Features of a Coming-of-age Story
- Coming-of-age stories tend to emphasise dialogue or internal monologue over action.
- They are often set in the past.
- The main characters of coming-of-age stories are typically teenagers. Almost without exception, coming of age stories are about the transition from adolescence to adulthood, from being defined by family or society to defining oneself. The main character is somewhere between 10-years-old (Elliott in E.T.) and late teens (the four heroes of American Graffiti). However, sometimes an adult main character is emotionally delayed. An example of a coming-of-age character in her late twenties is Ruth in I Don’t Feel At Home In This World Anymore.
- A psychoanalytic reading of a coming-of-age story done badly might “pathologize” childhood – i.e read childhood as a symptom to be overcome in the journey to mature adulthood. This is why in a lot of coming-of-age tales, the child (adolescent) grows a bit, but at the end demonstrates that they haven’t given up on childhood completely. We see it, for instance, in Monster House, in which DJ decides to go trick-or-treating after all, despite eschewing all boyish things at the beginning of the story.
- In order to come of age, the main character will have to leave home. Coming-of-age tales therefore quite often conform to mythic structure.
What Is A Bildungsroman?
My friend who can’t stand coming-of-age stories is probably fine with the bildungsroman. (The plural, by the way, is bildungsromane.)
- Originally ‘bildungsroman’ meant a romantic story but we’ve narrowed the definition right down to refer to a type of story which follows a character as he or she grows from adolescence into adulthood.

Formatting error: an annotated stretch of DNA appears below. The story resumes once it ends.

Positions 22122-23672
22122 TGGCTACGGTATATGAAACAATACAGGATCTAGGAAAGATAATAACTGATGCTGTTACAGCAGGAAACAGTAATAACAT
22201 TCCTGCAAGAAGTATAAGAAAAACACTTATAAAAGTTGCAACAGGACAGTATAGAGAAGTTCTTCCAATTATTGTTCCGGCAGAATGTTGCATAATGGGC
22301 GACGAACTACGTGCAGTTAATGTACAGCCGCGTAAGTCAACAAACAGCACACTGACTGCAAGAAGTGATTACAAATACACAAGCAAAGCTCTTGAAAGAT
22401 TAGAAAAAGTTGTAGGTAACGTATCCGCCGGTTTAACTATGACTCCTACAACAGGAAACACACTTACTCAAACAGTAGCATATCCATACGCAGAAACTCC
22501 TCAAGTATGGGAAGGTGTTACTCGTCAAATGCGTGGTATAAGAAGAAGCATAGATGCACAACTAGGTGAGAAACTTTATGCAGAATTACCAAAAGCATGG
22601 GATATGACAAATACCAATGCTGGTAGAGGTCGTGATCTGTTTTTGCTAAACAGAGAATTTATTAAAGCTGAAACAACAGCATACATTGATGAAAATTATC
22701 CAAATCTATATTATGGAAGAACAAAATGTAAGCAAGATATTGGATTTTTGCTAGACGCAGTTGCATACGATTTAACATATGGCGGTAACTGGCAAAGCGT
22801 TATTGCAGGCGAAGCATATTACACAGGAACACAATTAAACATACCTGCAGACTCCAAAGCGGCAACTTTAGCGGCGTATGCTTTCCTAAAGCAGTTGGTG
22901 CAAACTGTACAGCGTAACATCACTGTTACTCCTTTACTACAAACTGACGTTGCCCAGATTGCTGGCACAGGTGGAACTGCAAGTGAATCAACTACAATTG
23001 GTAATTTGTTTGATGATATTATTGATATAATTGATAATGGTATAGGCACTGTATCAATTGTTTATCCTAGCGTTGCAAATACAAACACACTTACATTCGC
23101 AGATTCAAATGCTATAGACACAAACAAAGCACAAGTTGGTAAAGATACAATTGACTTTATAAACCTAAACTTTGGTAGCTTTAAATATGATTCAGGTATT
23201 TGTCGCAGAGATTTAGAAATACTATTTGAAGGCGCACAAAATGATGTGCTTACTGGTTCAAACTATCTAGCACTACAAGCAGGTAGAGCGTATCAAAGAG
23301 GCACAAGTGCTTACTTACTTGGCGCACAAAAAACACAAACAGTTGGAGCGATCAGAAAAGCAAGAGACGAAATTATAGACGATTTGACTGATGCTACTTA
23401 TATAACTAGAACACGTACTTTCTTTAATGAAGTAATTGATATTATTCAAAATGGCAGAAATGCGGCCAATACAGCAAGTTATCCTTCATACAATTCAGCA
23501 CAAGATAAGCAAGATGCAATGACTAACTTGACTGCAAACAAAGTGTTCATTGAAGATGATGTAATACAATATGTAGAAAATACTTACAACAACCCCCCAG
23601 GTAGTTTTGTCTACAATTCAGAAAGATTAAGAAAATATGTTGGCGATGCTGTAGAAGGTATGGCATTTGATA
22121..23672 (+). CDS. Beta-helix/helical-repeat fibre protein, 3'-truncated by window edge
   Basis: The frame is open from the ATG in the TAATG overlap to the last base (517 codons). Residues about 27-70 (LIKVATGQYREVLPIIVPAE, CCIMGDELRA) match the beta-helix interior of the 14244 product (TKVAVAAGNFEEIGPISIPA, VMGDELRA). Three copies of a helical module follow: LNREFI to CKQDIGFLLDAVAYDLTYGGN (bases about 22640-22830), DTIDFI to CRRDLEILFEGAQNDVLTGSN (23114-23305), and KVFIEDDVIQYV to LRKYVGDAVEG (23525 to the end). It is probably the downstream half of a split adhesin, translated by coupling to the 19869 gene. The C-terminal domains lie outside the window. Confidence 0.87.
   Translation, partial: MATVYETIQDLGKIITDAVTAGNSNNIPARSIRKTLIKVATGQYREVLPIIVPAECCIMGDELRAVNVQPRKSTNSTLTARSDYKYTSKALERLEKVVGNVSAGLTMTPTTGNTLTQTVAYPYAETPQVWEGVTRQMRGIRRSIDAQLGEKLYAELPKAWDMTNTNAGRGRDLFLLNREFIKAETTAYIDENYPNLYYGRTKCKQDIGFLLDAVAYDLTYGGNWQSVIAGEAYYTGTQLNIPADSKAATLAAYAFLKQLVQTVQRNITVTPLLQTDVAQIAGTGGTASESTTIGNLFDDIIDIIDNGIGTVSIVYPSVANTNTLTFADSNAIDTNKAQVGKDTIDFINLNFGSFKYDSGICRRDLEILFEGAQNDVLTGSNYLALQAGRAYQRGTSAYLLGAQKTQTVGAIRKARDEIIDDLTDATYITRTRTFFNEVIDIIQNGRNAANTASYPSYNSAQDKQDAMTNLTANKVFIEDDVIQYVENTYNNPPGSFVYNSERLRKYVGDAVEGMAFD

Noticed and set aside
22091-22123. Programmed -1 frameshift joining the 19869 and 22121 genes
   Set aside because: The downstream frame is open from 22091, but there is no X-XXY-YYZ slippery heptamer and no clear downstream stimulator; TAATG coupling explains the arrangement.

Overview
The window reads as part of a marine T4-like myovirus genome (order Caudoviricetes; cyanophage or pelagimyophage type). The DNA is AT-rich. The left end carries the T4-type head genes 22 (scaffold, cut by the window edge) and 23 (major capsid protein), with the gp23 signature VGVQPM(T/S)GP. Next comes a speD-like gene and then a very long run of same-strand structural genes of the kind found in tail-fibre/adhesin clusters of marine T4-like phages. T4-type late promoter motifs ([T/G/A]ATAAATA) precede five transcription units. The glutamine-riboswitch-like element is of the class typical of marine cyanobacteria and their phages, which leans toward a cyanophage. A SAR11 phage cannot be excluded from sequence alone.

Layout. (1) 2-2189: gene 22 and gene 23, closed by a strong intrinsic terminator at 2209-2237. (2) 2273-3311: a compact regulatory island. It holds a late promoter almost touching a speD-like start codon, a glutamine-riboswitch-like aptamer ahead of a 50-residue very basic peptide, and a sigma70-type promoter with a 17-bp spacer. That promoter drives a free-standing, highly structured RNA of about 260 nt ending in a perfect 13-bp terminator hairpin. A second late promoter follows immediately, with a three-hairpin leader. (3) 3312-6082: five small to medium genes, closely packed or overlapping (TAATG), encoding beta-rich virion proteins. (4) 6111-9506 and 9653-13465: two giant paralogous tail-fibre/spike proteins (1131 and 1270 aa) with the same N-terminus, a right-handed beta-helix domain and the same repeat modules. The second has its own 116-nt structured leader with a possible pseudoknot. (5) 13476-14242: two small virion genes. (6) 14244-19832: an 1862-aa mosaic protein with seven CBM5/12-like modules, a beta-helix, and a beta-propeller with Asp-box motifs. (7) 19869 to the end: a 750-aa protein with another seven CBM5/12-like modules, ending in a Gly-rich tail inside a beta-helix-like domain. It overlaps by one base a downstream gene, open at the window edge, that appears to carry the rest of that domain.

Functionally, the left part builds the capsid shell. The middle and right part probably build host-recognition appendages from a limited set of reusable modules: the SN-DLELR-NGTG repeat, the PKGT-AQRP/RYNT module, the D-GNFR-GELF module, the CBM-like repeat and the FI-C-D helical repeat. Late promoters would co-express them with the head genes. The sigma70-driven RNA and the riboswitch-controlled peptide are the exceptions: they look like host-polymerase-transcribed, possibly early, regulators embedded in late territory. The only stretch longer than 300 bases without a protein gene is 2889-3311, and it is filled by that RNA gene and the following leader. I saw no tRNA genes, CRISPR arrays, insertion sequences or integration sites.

- Harry Potter is very much a bildungsroman. Pride and Prejudice probably isn’t because it only takes place over the course of a single year, but it does show a change of character. Bella Swan, in Twilight, is followed from late adolescence into adulthood so the Twilight series is indeed a bildungsroman.
- The bildungsroman is a specific subgenre of coming-of-age story. It is especially prominent in literature and focuses on the protagonist’s psychological and moral growth, and thus character change is extremely important.
- The German translates to ’novel of formation’ or ‘novel of education’.
- The genre evolved from folklore tales of a dunce or youngest son going out in the world to seek his fortune.
- Usually in the beginning of the story there is an emotional loss which makes the protagonist leave on their journey.
- The goal is maturity, and the main character achieves it gradually and with difficulty.
- This makes the bildungsromane inherently Romantic, because it has an optimistic ending that affirms the main character’s entry into adulthood.
- Another Romantic idea: belief in the individual. Romanticism is all about the individual taking responsibility for themselves, living their own best life, finding one’s own place within society and so on.
- The genre often features a main conflict between the main character and society. Typically, the values of society are gradually accepted by the main character and he/she is ultimately accepted into society — the main character’s mistakes and disappointments are over. In some works, the protagonist is able to reach out and help others after having achieved maturity.
- YA novels evolved from the bildungsroman.
In its broadest sense, every story is a bildungsroman, right down to toddlers who star in picture books. Doesn’t every character grow, outside those in series fiction (which Maria Nikolajeva calls ‘paraliterature’?) Some sort of character arc is a requirement for a full and complete narrative.